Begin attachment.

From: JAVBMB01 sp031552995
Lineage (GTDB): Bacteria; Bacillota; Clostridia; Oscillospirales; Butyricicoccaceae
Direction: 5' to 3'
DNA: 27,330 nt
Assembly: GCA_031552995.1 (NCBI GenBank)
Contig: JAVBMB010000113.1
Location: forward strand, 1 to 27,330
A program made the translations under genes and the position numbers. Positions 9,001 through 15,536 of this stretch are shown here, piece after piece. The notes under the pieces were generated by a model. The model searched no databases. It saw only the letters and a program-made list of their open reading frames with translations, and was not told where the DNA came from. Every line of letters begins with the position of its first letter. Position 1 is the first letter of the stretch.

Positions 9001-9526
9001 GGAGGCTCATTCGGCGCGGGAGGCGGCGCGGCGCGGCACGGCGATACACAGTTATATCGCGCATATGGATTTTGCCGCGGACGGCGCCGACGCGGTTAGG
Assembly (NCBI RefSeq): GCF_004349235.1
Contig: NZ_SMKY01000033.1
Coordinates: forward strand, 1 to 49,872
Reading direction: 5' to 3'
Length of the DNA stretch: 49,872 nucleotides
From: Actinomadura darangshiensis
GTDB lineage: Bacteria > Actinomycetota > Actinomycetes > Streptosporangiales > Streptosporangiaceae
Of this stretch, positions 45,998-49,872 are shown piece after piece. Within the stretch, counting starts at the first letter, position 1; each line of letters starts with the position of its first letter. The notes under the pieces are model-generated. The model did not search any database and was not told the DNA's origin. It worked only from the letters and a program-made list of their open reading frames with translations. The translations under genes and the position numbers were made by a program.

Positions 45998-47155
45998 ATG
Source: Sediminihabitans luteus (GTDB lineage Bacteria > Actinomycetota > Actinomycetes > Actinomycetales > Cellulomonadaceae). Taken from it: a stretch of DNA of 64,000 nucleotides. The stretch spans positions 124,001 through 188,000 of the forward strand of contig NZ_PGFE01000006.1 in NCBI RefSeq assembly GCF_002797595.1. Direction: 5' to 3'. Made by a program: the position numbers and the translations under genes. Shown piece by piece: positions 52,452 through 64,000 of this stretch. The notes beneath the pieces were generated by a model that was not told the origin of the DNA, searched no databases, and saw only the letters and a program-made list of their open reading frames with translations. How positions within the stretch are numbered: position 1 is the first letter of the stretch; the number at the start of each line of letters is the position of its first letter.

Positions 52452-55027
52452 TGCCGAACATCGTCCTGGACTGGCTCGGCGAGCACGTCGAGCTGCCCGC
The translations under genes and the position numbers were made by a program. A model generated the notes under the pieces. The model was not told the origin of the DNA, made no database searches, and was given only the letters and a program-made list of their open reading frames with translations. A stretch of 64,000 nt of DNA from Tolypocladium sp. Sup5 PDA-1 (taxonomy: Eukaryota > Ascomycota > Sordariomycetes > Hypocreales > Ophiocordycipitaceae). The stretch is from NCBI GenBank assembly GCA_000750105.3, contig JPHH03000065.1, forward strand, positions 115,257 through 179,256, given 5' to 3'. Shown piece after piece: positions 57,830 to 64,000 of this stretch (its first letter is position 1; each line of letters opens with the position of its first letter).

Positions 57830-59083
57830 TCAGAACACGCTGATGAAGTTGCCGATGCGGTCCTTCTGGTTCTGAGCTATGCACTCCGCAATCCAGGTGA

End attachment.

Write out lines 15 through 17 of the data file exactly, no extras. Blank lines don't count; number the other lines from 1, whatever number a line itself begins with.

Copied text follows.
Length of the DNA stretch: 49,872 nucleotides
From: Actinomadura darangshiensis
GTDB lineage: Bacteria > Actinomycetota > Actinomycetes > Streptosporangiales > Streptosporangiaceae